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Ferric Carboxymaltose Treatment to Improve Fatigue Symptoms in Iron-deficient Non-anaemic Women of Child Bearing Age

2010-07-15 17:00:00 | BioPortfolio

Summary

research study of Ferric carboxymaltose to treat fatigue/exhaustion symptoms, believed to be due to iron deficiency.

Study Design

Allocation: Randomized, Control: Placebo Control, Endpoint Classification: Safety/Efficacy Study, Intervention Model: Single Group Assignment, Masking: Single Blind (Subject), Primary Purpose: Treatment

Conditions

Iron Deficiency

Intervention

Ferinject, Saline

Status

Not yet recruiting

Source

Vifor Inc.

Results (where available)

View Results

Links

Published on BioPortfolio: 2010-07-15T17:00:00-0400

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Ferric Carboxymaltose Assessment for Iron Deficiency Anaemia and Non-dialysis-dependent Chronic Kidney Disease

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PubMed Articles [4013 Associated PubMed Articles listed on BioPortfolio]

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Recent studies found a low rate of iron deficiency in Bangladeshi non-pregnant and non-lactating women. This was attributed to high iron concentrations in drinking water. However, there are limited da...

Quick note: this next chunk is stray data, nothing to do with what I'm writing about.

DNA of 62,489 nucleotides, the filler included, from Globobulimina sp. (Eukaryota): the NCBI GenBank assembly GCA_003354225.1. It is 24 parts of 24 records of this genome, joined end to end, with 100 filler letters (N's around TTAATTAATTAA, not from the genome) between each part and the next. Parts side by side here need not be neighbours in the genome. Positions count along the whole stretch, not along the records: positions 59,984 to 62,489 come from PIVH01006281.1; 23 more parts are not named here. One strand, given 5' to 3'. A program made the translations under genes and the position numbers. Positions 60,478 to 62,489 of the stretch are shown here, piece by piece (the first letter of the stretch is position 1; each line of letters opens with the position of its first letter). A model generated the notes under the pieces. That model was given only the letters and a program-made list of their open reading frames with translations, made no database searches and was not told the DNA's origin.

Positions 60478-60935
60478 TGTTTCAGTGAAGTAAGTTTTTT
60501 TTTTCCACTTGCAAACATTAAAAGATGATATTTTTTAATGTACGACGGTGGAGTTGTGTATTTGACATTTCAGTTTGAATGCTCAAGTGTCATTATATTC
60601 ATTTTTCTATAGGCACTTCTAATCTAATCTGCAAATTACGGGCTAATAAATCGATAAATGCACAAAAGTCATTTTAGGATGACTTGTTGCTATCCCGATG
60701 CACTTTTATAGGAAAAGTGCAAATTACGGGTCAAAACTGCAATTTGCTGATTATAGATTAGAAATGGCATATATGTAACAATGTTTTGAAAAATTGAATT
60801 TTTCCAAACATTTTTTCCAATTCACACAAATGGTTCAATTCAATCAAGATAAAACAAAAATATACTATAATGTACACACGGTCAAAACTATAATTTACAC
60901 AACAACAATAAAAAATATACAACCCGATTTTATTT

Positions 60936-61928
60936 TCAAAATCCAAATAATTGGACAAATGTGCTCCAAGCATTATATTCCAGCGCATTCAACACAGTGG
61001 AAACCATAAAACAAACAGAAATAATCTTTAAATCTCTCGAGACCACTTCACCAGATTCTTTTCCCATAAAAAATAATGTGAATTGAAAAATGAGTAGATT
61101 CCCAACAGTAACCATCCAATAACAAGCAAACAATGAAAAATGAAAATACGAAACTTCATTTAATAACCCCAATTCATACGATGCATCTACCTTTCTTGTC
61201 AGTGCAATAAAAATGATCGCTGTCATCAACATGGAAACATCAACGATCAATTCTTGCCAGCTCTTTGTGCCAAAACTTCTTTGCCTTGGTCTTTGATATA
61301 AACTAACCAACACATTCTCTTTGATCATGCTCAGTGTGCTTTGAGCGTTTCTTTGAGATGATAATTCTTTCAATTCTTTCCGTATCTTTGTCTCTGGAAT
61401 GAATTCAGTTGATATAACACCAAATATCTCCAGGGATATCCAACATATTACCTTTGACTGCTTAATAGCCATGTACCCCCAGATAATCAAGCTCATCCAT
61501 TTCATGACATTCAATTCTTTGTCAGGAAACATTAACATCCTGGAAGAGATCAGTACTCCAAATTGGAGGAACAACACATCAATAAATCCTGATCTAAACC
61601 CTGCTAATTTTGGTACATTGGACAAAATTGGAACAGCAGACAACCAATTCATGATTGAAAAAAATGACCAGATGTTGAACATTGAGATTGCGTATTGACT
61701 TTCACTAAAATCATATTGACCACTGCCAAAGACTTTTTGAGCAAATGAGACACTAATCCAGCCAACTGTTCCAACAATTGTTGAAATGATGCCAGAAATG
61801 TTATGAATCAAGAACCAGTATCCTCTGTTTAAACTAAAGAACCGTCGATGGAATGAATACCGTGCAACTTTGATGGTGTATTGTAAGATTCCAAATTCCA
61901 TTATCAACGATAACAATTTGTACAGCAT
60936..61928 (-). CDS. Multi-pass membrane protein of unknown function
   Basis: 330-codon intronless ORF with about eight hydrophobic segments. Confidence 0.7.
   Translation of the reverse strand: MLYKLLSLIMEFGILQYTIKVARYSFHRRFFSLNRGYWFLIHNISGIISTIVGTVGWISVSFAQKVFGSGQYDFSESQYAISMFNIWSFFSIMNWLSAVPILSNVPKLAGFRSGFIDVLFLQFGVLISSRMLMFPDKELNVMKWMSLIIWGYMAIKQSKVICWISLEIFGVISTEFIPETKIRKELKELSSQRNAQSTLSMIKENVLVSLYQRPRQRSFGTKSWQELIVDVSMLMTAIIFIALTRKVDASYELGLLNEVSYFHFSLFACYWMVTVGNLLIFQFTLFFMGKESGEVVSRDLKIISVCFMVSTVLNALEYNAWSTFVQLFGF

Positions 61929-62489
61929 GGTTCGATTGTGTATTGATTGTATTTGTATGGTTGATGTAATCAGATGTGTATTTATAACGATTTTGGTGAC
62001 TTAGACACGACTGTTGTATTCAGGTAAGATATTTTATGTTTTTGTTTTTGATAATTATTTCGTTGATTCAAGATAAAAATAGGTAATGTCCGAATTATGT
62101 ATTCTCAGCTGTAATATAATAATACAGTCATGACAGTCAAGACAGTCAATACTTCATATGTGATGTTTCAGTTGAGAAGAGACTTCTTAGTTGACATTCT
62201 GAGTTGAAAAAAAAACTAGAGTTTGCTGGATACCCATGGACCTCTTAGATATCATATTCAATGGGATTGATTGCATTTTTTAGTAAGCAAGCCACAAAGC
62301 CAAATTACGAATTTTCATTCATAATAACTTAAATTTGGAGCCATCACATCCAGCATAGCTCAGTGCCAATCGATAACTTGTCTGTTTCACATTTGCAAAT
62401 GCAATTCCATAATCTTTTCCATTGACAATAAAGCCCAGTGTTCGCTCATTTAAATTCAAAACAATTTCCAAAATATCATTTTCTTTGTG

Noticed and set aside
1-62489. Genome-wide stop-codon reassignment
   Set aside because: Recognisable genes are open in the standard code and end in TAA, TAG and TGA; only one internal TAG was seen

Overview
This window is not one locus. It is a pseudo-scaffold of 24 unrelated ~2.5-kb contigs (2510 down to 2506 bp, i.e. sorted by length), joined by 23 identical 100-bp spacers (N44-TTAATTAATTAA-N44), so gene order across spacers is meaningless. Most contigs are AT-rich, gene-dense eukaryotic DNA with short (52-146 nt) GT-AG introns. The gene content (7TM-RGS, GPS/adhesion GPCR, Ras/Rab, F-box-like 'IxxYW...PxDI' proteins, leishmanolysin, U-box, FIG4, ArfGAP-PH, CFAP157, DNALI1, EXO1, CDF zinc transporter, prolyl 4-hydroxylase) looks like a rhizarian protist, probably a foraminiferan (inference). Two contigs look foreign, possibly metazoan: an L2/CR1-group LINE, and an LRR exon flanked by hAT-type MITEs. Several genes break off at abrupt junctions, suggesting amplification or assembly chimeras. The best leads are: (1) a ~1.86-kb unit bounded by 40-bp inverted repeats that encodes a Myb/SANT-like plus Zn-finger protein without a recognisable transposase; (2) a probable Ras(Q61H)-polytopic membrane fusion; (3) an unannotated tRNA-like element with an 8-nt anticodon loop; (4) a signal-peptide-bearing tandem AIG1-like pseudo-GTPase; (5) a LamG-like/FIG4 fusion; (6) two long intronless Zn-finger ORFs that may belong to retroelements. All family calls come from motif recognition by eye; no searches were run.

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Medical and Biotech [MESH] Definitions

Iron or iron compounds used in foods or as food. Dietary iron is important in oxygen transport and the synthesis of the iron-porphyrin proteins hemoglobin, myoglobin, cytochromes, and cytochrome oxidase. Insufficient amounts of dietary iron can lead to iron-deficiency anemia.

Anemia characterized by decreased or absent iron stores, low serum iron concentration, low transferrin saturation, and low hemoglobin concentration or hematocrit value. The erythrocytes are hypochromic and microcytic and the iron binding capacity is increased.

Anemia characterized by a decrease in the ratio of the weight of hemoglobin to the volume of the erythrocyte, i.e., the mean corpuscular hemoglobin concentration is less than normal. The individual cells contain less hemoglobin than they could have under optimal conditions. Hypochromic anemia may be caused by iron deficiency from a low iron intake, diminished iron absorption, or excessive iron loss. It can also be caused by infections or other diseases, therapeutic drugs, lead poisoning, and other conditions. (Stedman, 25th ed; from Miale, Laboratory Medicine: Hematology, 6th ed, p393)

A multifunctional iron-sulfur protein that is both an iron regulatory protein and cytoplasmic form of aconitate hydratase. It binds to iron regulatory elements found on mRNAs involved in iron metabolism and regulates their translation. Its rate of degradation is increased in the presence of IRON.

A multifunctional iron-sulfur protein that is both an iron regulatory protein and cytoplasmic form of aconitate hydratase. It binds to iron regulatory elements found on mRNAs involved in iron metabolism and regulates their translation. Its RNA binding ability and its aconitate hydrolase activity are dependent upon availability of IRON.

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